Frank, who begins to take a larger picture in Donnie’s life, is Donnie’s Ego, which, in Jungian analysis, must be integrated into the waking self. In this gnostic theory, the self is not whole until it reconciles all dualities into itself. The archetypes must be reconciled, or they will control us, Jung argued. In Donnie’s progress at his psychiatrist’s office, he goes deeper and deeper into his subconscious, and the therapist finally pulls Frank out, who we learned, was, for Donnie, “god.” But Donnie also can’t make sense of this rationally, and argues that God doesn’t make sense, and that perhaps raw materialism and atheism are the case, but in the end, he’d rather not debate it, because Frank is leading him. If his world ends, the therapist tell him, it will only be Donnie and God/Frank. Frank, you recall, is Donnie’s Ego – his mirror image, and is the personification of Donnie’s fear of death. Remember – this is all an alternate reality where Donnie has asserted his will in the face of what he fears is raw determinism. Instead of predestination, he has opted to fight his dark shade (Frank, in Jungian lingo), who is both a devil figure and a good deity. For evidence of this, consider this short explanation of Jung’s individuation process and then listen to Jake Gyllenhaal’s explanation of the film.
And here is Jake Gyllenhaal saying essentially that the film is about the self-individuation process:
Donnie is what he comes in contact with – the manifestations in the film are elements of his subconscious he must reconcile. That is not to say they are not real, as is the case with Inception, which has a very similar plot, and as I layed out here in my analysis. I disagree with Jake – I think we can tease out what the objective meaning is, more or less.
Jena Malone plays Gretchen Ross, Donnie’s girlfriend. When she arrives, she becomes the love interest, and will function to wake Donnie up. This is precisely the function of the Anima and/or mother archetype. It would be tempting to say Donnie’s mother is the mother archetype, but she plays a minor role, so I suspect the two archetypes of anima and mother are combined in Gretchen, since she awakens Donnie.
But lets back up. When Donnie arrives at school and we have the iconic scene where Tears for Fears plays, the camera is noticeably sideways. This clues us in, both to the sideways nature of this alternate world, as well as the sideways, out of kilter nature of the school itself. The entire social structure is askew, and Donnie is apparently the only one who has the guts to point this out. This is why Donnie is anti-hero. The link to the Satanic/Luciferian nature of Donnie is found in the key scene where he explains the meaning of the Graham Greene story, The Destructors, that “destruction is a form of creation.” This is the mindset of the darkest of the dark – since reality is determined by brute force and raw materiality in an irresistible causal chain that cannot be broken, all actions are thus levelled and ontologically the same. There is thus no good or evil – all acts are part of the “machine,” and recall that Donnie will say to the bully at the end, “Deus ex Machina” or God from the machine. The world, Donnie struggles to accept, appears to be a determined machine. Since this is the case, burning down Old Misery’s house is qualitatively no different from destruction. This constitutes the most Satanic/gnostic element in the film. Recall as well that Graham Greene was a British intelligence agent, working for MI6.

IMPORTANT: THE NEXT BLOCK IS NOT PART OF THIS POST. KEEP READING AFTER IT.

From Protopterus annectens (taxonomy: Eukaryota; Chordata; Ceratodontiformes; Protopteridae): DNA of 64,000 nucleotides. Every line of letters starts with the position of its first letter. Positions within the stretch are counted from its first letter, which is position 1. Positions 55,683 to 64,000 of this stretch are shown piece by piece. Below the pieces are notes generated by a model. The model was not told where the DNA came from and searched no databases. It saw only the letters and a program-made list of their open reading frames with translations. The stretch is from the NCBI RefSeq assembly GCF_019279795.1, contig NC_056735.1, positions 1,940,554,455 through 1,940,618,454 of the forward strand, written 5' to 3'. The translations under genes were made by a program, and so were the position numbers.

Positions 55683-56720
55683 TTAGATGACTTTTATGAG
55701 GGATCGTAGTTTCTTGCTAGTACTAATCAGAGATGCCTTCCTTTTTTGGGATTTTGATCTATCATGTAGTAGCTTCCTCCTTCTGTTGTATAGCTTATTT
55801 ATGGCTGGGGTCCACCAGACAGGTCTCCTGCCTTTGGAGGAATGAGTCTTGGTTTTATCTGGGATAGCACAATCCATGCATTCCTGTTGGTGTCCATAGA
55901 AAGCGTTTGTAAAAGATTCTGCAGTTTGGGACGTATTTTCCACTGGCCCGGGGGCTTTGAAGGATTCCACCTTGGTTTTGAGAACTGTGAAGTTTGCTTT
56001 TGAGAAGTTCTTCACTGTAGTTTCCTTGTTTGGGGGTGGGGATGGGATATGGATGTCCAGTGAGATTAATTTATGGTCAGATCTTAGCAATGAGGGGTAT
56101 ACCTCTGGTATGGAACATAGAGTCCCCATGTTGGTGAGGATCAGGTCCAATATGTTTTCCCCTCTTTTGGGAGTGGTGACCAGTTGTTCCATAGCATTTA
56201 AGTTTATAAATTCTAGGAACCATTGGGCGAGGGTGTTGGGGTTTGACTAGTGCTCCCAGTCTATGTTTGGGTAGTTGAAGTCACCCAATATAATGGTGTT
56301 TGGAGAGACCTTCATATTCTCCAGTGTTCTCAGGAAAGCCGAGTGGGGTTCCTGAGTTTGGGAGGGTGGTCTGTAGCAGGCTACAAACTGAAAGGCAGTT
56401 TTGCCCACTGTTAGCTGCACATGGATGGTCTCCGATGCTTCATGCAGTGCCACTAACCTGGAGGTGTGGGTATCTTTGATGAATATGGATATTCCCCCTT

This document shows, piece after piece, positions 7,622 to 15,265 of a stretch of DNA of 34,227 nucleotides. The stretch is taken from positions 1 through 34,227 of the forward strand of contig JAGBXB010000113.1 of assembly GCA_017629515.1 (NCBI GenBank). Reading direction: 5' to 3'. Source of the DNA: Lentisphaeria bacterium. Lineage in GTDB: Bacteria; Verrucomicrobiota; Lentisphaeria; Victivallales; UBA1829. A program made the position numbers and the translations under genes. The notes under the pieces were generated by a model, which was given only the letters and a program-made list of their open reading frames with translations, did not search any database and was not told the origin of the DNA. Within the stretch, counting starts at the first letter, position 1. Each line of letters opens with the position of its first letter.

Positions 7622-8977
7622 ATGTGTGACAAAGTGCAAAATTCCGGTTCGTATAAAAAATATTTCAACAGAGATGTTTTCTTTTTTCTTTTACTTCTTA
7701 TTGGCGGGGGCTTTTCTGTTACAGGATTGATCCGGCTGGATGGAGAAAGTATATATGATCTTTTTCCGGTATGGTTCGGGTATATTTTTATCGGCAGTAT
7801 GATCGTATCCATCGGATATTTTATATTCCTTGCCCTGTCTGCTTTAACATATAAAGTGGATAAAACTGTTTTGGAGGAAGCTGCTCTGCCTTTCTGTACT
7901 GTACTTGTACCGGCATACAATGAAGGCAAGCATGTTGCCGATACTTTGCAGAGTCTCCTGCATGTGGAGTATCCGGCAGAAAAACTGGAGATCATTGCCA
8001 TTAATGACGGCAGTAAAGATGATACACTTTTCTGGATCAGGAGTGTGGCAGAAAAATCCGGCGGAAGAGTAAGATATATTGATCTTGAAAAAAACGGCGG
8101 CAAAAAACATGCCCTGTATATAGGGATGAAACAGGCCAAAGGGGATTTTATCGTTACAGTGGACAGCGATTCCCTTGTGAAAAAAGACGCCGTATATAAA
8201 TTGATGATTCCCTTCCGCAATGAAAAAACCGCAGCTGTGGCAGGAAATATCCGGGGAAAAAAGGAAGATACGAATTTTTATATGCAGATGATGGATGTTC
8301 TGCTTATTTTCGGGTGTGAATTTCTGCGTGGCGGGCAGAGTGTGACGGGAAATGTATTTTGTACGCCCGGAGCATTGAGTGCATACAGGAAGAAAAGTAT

Donnie is drugged by BigPharma, and as a result of this, he continues to have intense experiences of synchronicity, communication with the dead spirit, Frank, and visions of the future. In the famous scene where Donnie talks to Frank in the movie theater during Evil Dead, Frank responds that Donnie “wears a stupid human suit.” In one of the debates with Monitoff, Donnie was told that bodies are “vessels that travel along vectors in spacetime.” So Donnie is inhabited by the spirit of dead Frank, but since this is a gnostic/Jungian film, the external world is not a real, objective reality, but rather a projection of the psyche and the subconscious desires that are yet to be integrated. Since Donnie has not reconciled good and evil in himself, as well as male and female, and all dualities, he is presented as a “prisoner of fear” – ironically showing the Cunning Visions self-help infomercials to be *correct. This is a masterful use of irony and humor. But again, when I say “correct” only within the gnostic/Jungian paradigm – not correct in reality. Significant also is the fact that when Donnie leaves the movies, we see the sign for “The Last Temptation of Christ” playing, cluing us in that Donnie is a kind of anti-Christ hero – a gnostic savior, as the “Jesus” figure of the Last Temptation was in fact an unorthodox, gnostic/Nestorian portrayal of Christ.
Now, I think with my Inception analysis and with this analysis, we have seen that the Jungian elements are there. And in case you think my further speculations about the gnostic and Satanic elements are going too far, I would ask you to consider Jung himself. You must understand the milieu this is working within. Carl Jung was himself a gnostic and in some form or fashion, an “Illuminist.” Observe as he explains that the archeytpes are not just symbols, but, in his actual description, gods, or demons. In fact, not only that, he attributes the “discovery” of all people having an anima to the “Illuminati” at 1:54:
There you go. So, by default, whether the writers know it or not, when you are heavily steeped in Jung, you are dealing in “Illuminism.” There is, in fact, an article Jung wrote about evil and the “anti-christ” where he argues that evil and anti-christ are as necessary as good and Christ. He argues that they are flip sides of the same coin.